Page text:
The relationships between the sexes is one of the greatest human sources of joy - and also one of the greatest human sources of anguish. At the opening of South Pacific, a group of men sing about all the things they have, but the one thing that is missing outweighs all the rest: "What ain't we got? We ain't got dames!" The same sentiment applies, perhaps even more strongly, on the other side also.
You can hear this cry throughout our society: what I need is a husband! (or, a wife!), and society reinforces the message in a hundred different ways. True love means happiness and fulfilment and consists of a boy and girl alone together. The picture can be filled out, but it is basically familiar to us all. The question is, whether the Bible can offer us anything better?
The sad truth is this: the love which is packaged and thrust at us on every conceivable occasion (slight pun!) doesn't work. The couples who were deeply, everlastingly in love yesterday are filing for divorce today. The fulfilment that a sexual partner was supposed to give, if it is ever felt, fades rapidly into the past, and lies buried under an increasing load of misunderstanding, bitterness and resentment.
A part of the gospel answer to this problem is that our relationships need to be guided by the principles laid down in the scriptures. When this is done, a large number of the problems that plague our society are avoided. Abortions and divorces don't happen when we all follow Christ's teachings - but this still leaves several unanswered questions.
What about the pains and scars caused by relationships that don't end in marriage? Surely is is not God's will that we should pray about and then marry the first girl (or boy) we go out with? And what about those who do not even have someone on the horizon? Can they have a happy and fulfilled life - or is the only option for them the monastery or mission-field?
In short, we need to re-examine the entire question of relationships, courtship and marriage in the light of the Bible - and throw out whatever does not fit in with God's plans. All that society teaches and expects of us needs to be questioned and tested by God's standards. I don't mean to say that we should totally ignore society's norms, but these human expectations and standards should not keep us from living the way God wants.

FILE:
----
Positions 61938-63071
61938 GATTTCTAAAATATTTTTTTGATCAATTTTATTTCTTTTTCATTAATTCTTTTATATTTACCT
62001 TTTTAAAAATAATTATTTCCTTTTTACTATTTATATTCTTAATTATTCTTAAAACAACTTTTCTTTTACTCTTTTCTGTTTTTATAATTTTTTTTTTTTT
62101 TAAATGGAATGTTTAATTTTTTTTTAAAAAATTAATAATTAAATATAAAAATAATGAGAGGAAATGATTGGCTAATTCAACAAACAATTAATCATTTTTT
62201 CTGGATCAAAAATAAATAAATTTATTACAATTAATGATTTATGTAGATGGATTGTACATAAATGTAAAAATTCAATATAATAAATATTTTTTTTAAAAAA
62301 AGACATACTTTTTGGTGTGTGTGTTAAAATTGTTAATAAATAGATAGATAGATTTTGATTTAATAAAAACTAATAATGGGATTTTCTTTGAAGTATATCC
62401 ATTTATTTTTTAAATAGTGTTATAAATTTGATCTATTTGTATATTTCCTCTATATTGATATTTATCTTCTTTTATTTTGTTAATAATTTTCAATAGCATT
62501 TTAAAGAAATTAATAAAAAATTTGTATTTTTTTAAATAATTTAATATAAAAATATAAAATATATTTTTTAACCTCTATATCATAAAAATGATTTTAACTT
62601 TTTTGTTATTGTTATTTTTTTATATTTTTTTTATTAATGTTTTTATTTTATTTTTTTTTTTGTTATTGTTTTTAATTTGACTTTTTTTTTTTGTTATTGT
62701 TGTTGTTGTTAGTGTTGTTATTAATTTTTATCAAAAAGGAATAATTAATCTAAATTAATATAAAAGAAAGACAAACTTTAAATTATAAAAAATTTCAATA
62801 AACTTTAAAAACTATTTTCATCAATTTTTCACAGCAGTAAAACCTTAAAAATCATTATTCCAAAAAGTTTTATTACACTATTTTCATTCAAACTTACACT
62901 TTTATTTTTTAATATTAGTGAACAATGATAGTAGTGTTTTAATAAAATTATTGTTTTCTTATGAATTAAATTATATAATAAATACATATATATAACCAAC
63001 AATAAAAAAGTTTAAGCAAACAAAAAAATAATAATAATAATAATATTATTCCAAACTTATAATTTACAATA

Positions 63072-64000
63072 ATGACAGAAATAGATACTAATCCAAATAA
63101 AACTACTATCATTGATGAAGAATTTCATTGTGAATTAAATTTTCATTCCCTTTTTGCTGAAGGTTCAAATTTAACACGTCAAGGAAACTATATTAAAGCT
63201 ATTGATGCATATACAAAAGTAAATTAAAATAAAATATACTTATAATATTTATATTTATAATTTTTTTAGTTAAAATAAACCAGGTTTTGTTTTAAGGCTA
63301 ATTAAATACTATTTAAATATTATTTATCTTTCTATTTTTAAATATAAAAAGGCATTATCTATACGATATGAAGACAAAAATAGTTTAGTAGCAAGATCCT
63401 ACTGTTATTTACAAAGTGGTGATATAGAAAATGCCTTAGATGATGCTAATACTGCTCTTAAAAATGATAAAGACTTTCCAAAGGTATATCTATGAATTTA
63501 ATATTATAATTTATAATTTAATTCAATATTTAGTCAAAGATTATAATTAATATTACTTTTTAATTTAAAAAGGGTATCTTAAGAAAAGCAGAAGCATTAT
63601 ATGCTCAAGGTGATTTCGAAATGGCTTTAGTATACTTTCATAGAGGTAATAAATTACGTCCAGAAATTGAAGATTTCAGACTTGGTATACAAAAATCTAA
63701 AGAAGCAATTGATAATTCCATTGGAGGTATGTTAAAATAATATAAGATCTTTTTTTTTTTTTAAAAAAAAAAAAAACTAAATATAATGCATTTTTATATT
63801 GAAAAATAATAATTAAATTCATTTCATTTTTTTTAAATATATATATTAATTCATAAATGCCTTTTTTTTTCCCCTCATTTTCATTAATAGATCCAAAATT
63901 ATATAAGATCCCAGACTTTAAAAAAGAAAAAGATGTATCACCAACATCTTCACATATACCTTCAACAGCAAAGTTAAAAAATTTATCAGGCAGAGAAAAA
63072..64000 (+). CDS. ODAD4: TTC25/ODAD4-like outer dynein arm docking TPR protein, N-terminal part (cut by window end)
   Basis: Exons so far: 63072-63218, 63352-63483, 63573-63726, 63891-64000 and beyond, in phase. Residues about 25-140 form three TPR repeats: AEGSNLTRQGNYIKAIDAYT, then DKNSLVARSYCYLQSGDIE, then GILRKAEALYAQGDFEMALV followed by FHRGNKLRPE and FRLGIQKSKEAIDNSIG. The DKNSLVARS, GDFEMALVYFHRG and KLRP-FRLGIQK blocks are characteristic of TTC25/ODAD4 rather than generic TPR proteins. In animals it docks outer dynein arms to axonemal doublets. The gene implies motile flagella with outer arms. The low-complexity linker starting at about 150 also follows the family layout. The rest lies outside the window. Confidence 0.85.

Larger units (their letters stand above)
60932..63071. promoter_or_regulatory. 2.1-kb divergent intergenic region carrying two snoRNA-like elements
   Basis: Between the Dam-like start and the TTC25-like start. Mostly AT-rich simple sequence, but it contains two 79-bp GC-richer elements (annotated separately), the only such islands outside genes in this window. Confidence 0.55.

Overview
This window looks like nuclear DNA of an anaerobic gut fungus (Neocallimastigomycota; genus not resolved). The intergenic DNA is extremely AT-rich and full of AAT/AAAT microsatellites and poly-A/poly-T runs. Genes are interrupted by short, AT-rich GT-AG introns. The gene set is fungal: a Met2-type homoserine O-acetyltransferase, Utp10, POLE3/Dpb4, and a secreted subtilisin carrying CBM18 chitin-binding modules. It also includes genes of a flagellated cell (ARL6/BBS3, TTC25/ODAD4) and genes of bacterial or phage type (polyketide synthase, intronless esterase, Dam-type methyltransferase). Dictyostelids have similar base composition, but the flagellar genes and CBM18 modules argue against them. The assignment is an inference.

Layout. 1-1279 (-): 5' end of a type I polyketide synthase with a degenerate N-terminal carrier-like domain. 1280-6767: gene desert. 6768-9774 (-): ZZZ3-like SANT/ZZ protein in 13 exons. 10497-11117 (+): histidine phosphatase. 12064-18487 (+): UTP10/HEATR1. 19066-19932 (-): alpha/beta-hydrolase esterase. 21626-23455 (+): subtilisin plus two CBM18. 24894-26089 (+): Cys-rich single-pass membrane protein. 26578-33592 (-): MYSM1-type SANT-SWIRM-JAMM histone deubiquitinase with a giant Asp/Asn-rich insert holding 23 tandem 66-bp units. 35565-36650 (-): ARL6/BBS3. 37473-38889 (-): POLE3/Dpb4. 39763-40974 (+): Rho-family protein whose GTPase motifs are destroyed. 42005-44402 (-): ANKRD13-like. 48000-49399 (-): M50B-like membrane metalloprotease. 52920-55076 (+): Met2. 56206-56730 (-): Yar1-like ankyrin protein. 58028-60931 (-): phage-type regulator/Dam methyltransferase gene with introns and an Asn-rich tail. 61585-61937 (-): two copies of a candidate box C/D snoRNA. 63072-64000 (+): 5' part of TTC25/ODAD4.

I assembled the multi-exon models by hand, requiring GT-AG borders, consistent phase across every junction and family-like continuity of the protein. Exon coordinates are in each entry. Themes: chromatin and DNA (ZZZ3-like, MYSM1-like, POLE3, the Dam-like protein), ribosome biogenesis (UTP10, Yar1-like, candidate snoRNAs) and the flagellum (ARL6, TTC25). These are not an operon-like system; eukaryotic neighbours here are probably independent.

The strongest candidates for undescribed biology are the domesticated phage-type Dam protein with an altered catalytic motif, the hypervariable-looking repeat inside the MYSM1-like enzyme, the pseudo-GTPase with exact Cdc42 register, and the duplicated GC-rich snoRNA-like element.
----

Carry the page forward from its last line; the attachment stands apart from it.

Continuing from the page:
There is great pressure put on people today to pair off. This means that young people today are encouraged to establish a one-to-one relationship with someone of the opposite sex which is explicitly sexual in nature, and where there is no commitment from either party. You are thrown together in a way that produces many of the strains and tensions of married life but without providing the security and commitment that marriage offers. The result is that the stress becomes intolerable, and relationships are broken off in a way that causes scars in the individual and divisions in the community.
People pair off for many different reasons - some good, and some not so good. People pair off because they are lonely and want companionship; they want to avoid the social pressure from friends and family that comes when you are without a partner; they want to attend social occasions that require (or 'prefer') you to come with a partner; they want the emotional support of a partner; they want to get married; they want to have sex, or sexual contact, without the shackles of marriage.